Effect of Fatty Acids in Feed on Levels of Antibody Titers and CD4 and CD8 T-Lymphocyte against Newcastle Disease Virus of Vaccinated Broiler Chicken
400 one-day-old male broiler chicks (Ross-308) randomly divided to 2 main groups, 1st main group (GA) was feeding basal diet with medium chain fatty acid (MCFA) at rate of 0.15% and divided to four subgroups, 3 subgroups vaccinated with different routes with Newcastle Disease Virus (NDV) and non-vaccinated group. The 2nd main group (GB) feeding basal diet without MCFA and divided the same as 1st main group. The parameters used in this study included: ND antibody titers at 1, 10, 21, 28, 35 and 42 days of age and values of CD4 and CD8 at 1, 20, 30 and 42 days of age. This experiment detected increase in ND antibodies titers in (G1, G2, G3) groups were fed on basal diet MCFA comparing to groups were fed without adding MCFA (G5, G6, G7) and control groups (G4, G8). The results of cellular immune response (CD4 and CD8) T-cells in broiler chicks indicated that there was obviously significant relationship between dietary Fatty Acid (FA) versus the diet without FA on the level of CD4 parameter, for the entire experimental period. The effect of different ages was statistically significant in creating different values of CD4 level, whereas the CD4 level decreases markedly with age. However, analyzing the data of different vaccination methods, oculonasal method of vaccination led to the highest value of CD4 compared with the oral, S/C and control groups. There were statistical differences in CD8 values due to supplementation of FA versus the basal diet and due to the effect of different age periods. As for the age effect, the CD8 value at 20 days of age was significantly higher than at 42 and 30 days.
Digital Object Identifier (DOI): doi.org/10.5281/zenodo.3299319Procedia APA BibTeX Chicago EndNote Harvard JSON MLA RIS XML ISO 690 PDF Downloads 423
 Stewart, C. R.; Keyburny, A. L.; Deffrasnes, C. and Tompkins, S. M. (2013). Potential directions for chicken immunology research. Developmental and Comparative Immunology. 41: 463-468.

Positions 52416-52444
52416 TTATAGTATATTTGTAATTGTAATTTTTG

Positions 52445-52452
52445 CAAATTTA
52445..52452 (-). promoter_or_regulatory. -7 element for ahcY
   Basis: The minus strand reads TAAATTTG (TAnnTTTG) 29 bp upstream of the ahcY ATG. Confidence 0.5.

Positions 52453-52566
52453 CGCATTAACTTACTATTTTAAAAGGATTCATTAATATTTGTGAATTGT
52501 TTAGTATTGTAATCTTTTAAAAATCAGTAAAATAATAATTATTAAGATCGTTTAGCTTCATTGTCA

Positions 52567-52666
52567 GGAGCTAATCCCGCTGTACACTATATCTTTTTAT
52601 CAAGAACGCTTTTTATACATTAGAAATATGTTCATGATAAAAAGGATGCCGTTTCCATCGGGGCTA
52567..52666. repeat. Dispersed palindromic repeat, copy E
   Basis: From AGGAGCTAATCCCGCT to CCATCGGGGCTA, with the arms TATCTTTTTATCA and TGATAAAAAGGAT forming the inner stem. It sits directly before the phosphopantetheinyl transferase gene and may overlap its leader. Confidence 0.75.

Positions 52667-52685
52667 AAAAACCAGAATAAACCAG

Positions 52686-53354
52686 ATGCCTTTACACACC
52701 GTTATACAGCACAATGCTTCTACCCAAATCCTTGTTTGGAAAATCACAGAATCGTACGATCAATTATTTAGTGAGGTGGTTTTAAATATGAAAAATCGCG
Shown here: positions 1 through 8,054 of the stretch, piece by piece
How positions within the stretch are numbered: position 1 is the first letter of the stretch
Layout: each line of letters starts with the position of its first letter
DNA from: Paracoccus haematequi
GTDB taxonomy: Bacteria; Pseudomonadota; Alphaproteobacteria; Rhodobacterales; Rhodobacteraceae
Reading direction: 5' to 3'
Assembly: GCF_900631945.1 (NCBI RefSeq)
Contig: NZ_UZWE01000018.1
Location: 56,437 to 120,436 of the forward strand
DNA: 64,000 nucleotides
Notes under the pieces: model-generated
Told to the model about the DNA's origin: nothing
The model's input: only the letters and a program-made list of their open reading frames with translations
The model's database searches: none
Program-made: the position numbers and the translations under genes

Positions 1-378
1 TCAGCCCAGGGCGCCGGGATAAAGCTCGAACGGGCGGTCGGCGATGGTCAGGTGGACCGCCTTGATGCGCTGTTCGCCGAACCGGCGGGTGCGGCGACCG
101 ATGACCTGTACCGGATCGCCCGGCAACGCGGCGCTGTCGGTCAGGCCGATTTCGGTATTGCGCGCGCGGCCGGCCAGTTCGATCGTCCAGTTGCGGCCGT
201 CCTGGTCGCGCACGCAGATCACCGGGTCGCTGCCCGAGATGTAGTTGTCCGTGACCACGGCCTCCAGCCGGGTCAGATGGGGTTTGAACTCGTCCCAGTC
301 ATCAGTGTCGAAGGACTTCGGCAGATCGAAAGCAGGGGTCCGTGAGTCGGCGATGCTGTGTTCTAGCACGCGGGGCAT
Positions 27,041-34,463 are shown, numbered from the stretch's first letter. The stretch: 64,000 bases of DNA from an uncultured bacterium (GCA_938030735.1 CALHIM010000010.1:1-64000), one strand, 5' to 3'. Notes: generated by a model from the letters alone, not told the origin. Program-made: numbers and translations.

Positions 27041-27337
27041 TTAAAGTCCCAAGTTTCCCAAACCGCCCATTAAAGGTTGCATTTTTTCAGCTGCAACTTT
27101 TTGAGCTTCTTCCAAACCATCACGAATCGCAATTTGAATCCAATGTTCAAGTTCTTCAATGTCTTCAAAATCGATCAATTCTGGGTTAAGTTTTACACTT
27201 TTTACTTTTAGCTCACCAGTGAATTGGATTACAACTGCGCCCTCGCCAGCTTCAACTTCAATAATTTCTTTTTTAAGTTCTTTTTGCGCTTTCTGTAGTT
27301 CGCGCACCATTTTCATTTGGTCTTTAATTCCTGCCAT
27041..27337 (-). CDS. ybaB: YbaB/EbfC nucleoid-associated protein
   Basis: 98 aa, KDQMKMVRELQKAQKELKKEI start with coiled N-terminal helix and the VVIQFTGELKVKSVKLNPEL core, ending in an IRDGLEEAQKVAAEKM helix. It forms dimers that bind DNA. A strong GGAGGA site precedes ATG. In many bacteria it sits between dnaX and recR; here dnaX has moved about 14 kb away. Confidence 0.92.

Ganar, K.; Das, M.; Sinha, S. and Kumar, S. (2014). Newcastle disease virus: Current status and our understanding. Virus Research. 184: 71-81.
 Al-Shahery, M. N.; Al-Zubeady, A. Z. and Al-Baroodi, S. Y. (2008). Evaluation of cell-mediated immune response in chickens vaccinated with Newcastle disease virus. Iraqi Journal of Veterinary Sci. 22: 21-24.
 Schaechter, M. and Lederberg, J. (2004). The Desk Encyclopedia of Microbiology. Elsevier Ltd. USA.
 Dalgaard, T. S.; Norup, L. R..; Pedersen, A. R.; Handberg, K. J.; Jørgensen, P. H. and Juul-Madsen, H. R. (2010). Flow cytometric assessment of chicken T cell-mediated immune responses after Newcastle disease virus vaccination and challenge. Vaccine. 28: 4506-4514.
 Korver, D. (2012). Implications of changing immune function through nutrition in poultry. Animal Feed Sci and Technology. 173: 54-64.
 Ziaran, H. R.; Rahmani, H. R. and Palic, D. (2005). Effect of Dietary Oil Extract of Propolis on Immune Response and Broiler Performance Pakistan J. of Biological Sci. 8: 1485-1490.
 Leeson S. and Summers J. D. (2008). Commercial Poultry Nutrition. 3rd ed. Nottingham University Press. UK.
 Crespo, N. and Esteve-Garcia, E. (2001). Dietary Fatty Acid Profile Modifies Abdominal Fat Deposition in Broiler Chickens. Poultry Sci. 80: 71-78.
 Brenes A. and Roura, E., 2010. Essential oils in poultry nutrition:Main effects and modes of action. Animal Feed Science and Technology, 158(1-2), pp.1-14.
 Ashan, S. K. (2011). Effect of Herbal oil on performance, carcass quality, blood parameters and Immune System in female broiler chicken. Annals of Biological Research. 2: 589-592.
 Tollba, A. A. M.; Shahbaan, S. A. M. and Abdel-Mageed, M. A. A. (2010). Effect of using Aromatic herbal extract and blended with Organic acids on productive and physiological performance of poultry 2- the growth during cold winter stress. Egypt Poultry Sci. 30: 229-248.
 SAS (2005). Statistical analysis system. users guide for personal computer. Releasze 8.2 SAS Intsituted Inc. Cary, NC, USA.
 Duncan, D. B. (1955). Multiple range and multiple F tests. Biom. 11: 1-42.
 Awad, F.; Forrester, A.; Baylis, M.; Lemiere., S.; Jones, R.; Ganapathy K.; (2010). Immune responses and interactions following simultaneous application of live Newcastle disease, infectious bronchitis and avian metapneumovirus vaccines in specific-pathogen-free chicks. Research in Veterinary Sci. 98: 127-133.